For the second time this school year, state traffic crash investigators won’t have video from a school bus to help with a school-related crash incident.
The most recent problem came to light after a vehicle hit a12-year-old girl on Tenn. Highway 81 South as the girl attempted to cross the road to get on the bus.
That happened around 6:30 a.m. Monday, according to Tennessee Highway Patrol Sgt. Diane Mays.
Mays and other investigators had hoped a video camera installed on the bus — which was not involved in the collision — would clear up conflicting information about the bus’ caution and stop mechanisms to alert drivers to stop.
But they discovered on Tuesday that the camera had stopped operating Sept. 14.
Assistant Director of Schools Susan Kiernan said the bus is equipped with a hard drive that is supposed to record when the bus is running.
But because the hard drive is secured under the dash inside a locked metal box, the bus driver can’t see any operational lights to ensure the device is recording.
“It is a concern for us. We want every bus to have a working camera,” Kiernan said.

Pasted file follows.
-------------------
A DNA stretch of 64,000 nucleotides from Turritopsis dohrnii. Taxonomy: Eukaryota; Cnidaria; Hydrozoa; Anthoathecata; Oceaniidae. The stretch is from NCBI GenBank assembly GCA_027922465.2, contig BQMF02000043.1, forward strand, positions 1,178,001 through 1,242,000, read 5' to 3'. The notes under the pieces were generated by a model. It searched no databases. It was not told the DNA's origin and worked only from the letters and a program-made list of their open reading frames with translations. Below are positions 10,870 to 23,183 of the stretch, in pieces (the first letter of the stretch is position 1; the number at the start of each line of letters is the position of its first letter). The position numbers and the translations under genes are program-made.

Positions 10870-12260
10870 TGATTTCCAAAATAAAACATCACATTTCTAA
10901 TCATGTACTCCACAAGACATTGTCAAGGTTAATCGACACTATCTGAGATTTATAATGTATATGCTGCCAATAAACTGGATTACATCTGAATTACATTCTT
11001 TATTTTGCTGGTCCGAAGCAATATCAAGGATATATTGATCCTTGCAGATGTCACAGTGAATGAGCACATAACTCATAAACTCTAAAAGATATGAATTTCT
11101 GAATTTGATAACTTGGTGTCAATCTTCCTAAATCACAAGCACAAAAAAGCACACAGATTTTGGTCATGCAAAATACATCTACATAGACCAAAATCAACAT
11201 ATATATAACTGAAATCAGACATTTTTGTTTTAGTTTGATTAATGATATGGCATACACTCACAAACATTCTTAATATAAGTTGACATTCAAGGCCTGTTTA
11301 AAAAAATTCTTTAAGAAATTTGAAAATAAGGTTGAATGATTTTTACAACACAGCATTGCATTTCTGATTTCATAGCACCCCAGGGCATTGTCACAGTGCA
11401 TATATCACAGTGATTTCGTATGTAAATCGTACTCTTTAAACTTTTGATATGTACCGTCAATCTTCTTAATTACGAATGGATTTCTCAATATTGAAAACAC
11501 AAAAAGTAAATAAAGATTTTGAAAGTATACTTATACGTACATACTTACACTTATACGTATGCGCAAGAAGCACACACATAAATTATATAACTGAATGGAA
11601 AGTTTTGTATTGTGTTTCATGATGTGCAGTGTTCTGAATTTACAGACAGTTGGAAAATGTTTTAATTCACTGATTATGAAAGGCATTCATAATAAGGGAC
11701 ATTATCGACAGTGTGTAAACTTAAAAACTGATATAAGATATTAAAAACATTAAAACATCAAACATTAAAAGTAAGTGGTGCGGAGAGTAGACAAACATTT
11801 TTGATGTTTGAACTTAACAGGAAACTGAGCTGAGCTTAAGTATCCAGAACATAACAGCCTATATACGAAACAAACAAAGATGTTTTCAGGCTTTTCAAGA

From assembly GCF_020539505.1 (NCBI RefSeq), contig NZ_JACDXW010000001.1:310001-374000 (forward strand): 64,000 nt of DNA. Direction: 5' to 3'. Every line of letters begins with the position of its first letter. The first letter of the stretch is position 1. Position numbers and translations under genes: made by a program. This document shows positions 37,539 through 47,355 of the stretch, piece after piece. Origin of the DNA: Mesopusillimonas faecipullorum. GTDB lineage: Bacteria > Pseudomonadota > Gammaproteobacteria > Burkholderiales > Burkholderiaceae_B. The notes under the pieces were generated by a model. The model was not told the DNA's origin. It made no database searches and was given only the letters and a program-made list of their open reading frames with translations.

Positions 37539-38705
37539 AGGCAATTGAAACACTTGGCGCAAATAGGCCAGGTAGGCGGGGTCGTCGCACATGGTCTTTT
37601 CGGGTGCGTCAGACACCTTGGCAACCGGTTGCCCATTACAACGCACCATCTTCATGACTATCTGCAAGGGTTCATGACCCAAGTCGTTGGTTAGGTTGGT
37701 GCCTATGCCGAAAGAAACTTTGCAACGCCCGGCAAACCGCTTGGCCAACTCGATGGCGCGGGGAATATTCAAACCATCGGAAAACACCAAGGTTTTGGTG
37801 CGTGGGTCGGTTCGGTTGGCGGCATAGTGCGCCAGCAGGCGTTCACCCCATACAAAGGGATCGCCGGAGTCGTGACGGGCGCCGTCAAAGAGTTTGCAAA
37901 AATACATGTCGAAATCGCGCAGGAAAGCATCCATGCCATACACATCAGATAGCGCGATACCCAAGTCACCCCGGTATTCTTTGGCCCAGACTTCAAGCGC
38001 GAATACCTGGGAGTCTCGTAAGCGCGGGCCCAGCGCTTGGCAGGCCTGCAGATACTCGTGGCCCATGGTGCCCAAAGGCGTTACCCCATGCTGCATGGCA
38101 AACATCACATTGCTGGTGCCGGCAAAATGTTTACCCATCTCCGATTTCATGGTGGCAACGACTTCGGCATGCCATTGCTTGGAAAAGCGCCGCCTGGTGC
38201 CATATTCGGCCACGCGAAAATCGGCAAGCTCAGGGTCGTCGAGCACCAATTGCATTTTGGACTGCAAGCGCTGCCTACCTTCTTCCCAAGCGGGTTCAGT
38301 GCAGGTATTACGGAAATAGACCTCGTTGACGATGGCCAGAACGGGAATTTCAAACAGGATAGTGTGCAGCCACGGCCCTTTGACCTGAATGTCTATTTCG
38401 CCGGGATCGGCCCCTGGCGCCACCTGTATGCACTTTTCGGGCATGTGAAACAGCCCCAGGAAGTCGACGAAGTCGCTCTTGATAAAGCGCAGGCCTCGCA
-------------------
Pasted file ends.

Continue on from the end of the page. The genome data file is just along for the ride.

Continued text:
Inoperable cameras first came up this school year after a Sept. 20 rollover bus crash on Mount Wesley Road that injured 26 students.
The camera on that bus, Bus 88, didn’t have a tape in it, officials said.
Kiernan said all of the school district’s buses have cameras. Some still have tape cameras, but newer buses come equipped with digital hard drives mounted in a secure box under the dash. The camera lens is mounted above the driver, she said.
“Since the accident in September we have had our transportation supervisor sit down with us and discuss the process we use,” to check camera function as well as a more efficient and frequent way to examine them.
“There’s no way for the driver to know if the camera is working (because) there’s not a visible light. We’ve been looking at the possibility of installing a light,” to solve the issue.
Traffic investigators have said the driver who hit the girl trying to cross the road said there were no warning lights indicating the bus was stopped.
The bus driver said she had already started opening the door, which automatically activates the flashing lights and extends the stop sign, officials said.
Kiernan said there was a year’s worth of recording on the bus’ hard drive and it showed the driver conducted required routine pre-route light checks and “her pattern of behavior the same where she put the lights on and put the sign out.”
The incident is still under investigation, according to the THP.